Edit: Arkhi beat me to post. Good examples.
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17 Oct 2011   #8
lister

Windows 7 Panasonic CF F9 (used to have CF F8)
 
 

amazing thanks - somthing i have always wondered about. thanks for the time you took to help me with that
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17 Oct 2011   #9
pparks1

Windows 7 Ultimate x64
 
 

As stated above, closed source software is written and then compiled into a running executable form. The actual source code used to build the binaries are not provided to the customer. In addition, the software does what it does and cannot be modified by the end user. If you need it to do something different, you have to wait for MS (or whatever vendor) to rewrite the code and recompile the binaries.

Open source software on the other hand, gives away the source code itself. End users can make changes to the software to better meet their particular needs and then they can recompile and run the modified software. In addition, most open source software is published under a license such as the GPL (GNU Public License). With these licenses, the authors of the software write the software and give away the source code freely. If you want to use that software as is, or even modify it, you are free to do so. However, you must provide to the community the changes that you have made, if requested. You are not allowed to further restrict the spread of the software.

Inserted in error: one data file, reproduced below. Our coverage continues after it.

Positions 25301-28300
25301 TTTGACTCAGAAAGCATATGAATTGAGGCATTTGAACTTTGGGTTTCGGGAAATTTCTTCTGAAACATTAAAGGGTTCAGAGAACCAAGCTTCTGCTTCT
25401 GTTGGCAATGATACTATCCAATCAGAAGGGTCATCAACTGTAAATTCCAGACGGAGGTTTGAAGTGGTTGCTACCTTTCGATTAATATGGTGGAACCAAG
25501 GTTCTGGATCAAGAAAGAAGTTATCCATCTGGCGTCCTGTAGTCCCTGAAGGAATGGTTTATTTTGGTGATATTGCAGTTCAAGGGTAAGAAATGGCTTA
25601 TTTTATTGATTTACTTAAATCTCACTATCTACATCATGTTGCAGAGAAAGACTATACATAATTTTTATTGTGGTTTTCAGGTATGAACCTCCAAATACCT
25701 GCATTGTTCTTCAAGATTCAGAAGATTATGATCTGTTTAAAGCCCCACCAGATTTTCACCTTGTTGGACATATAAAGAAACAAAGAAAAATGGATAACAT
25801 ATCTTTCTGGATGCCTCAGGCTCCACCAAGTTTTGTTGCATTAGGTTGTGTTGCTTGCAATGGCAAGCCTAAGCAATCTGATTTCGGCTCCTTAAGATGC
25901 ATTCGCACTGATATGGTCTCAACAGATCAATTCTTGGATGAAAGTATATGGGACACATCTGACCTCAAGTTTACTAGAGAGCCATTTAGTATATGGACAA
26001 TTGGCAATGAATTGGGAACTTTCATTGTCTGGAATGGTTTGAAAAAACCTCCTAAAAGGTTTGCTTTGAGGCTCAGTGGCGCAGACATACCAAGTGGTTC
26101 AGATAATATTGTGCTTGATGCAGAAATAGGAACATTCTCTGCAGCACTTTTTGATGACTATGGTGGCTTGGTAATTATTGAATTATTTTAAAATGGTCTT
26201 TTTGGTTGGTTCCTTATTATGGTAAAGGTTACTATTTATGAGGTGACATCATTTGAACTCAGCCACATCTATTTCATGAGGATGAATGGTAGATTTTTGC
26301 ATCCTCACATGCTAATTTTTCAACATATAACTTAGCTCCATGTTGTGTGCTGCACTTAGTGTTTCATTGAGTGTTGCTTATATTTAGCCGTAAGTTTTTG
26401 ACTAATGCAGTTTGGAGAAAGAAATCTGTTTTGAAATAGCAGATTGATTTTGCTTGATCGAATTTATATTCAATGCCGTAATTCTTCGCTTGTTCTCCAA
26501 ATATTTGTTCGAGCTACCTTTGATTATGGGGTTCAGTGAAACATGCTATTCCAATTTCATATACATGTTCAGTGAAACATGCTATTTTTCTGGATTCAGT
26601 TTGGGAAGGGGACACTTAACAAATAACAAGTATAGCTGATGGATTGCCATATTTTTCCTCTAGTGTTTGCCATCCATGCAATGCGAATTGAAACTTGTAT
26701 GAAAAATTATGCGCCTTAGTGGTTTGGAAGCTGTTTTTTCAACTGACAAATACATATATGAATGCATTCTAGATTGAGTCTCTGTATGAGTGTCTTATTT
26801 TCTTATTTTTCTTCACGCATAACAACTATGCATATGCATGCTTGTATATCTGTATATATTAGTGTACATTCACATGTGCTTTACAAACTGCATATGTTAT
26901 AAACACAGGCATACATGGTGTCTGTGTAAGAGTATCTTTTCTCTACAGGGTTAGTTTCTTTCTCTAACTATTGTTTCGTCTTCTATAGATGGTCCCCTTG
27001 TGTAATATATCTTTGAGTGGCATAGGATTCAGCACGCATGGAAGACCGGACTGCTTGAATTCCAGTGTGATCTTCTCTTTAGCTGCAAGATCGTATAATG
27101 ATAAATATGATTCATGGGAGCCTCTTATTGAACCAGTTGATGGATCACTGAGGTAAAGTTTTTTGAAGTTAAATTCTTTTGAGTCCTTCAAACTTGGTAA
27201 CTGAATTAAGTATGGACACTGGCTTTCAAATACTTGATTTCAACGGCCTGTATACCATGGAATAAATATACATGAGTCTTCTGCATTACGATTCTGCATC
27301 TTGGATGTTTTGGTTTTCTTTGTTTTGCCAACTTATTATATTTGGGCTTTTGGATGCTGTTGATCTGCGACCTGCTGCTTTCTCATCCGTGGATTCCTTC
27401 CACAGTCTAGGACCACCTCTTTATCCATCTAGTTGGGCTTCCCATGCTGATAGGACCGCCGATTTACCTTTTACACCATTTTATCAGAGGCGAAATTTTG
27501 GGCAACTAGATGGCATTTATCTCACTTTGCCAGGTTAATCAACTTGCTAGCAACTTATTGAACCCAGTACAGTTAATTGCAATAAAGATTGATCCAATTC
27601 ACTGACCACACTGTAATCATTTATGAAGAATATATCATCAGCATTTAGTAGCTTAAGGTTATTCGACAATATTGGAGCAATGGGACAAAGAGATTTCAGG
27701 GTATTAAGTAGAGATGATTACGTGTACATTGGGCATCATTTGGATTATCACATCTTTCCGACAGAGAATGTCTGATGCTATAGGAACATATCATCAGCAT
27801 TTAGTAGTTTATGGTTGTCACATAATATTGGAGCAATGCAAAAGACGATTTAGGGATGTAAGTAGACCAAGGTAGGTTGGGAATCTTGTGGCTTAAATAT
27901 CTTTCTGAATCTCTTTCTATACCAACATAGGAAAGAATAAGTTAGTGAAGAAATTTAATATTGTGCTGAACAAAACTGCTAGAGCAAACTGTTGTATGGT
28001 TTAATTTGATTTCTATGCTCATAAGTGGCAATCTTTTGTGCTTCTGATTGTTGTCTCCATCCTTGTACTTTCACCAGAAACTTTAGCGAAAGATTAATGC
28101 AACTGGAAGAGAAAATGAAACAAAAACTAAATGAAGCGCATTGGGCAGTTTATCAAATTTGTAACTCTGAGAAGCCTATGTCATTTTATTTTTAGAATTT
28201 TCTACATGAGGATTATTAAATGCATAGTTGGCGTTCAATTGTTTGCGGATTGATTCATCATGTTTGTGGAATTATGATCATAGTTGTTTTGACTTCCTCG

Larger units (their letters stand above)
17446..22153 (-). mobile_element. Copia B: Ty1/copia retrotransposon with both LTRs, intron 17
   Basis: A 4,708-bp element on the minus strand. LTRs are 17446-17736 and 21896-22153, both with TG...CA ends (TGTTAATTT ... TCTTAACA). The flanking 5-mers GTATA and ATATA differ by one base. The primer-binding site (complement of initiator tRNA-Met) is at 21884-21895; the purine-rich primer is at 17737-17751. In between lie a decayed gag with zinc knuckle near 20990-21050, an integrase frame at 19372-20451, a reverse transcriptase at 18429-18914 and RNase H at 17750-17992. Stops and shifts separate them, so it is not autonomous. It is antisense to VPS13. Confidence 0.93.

So, in a nutshell, I could take a piece of open source software and write my own features and functionality. I could even sell that software (to any customer willing to pay for it). However, I have to abide by the licensing of the GPL (or whatever has licensed the code that I used)...so I have to continue to provide the source code if requested and not impose restrictions on the further use of code from others who want to use it and modify it for their own benefit.
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17 Oct 2011   #10
xarden

Windows 7 Enterprise
 
 

It'l be hard to sell software, if everyone has the source code for it.
So you do what the Redhat Company does. Their OS is based on linux, and falls under the same GNU, so everyone can have it for free. So they only sell 'support and service', instead of the actual software itself. Very clever.

Its like me giving you a quadrotatingthruple nut, then charging you to show you how to use it.
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 Aren't all programs open source? Windows allows changes right?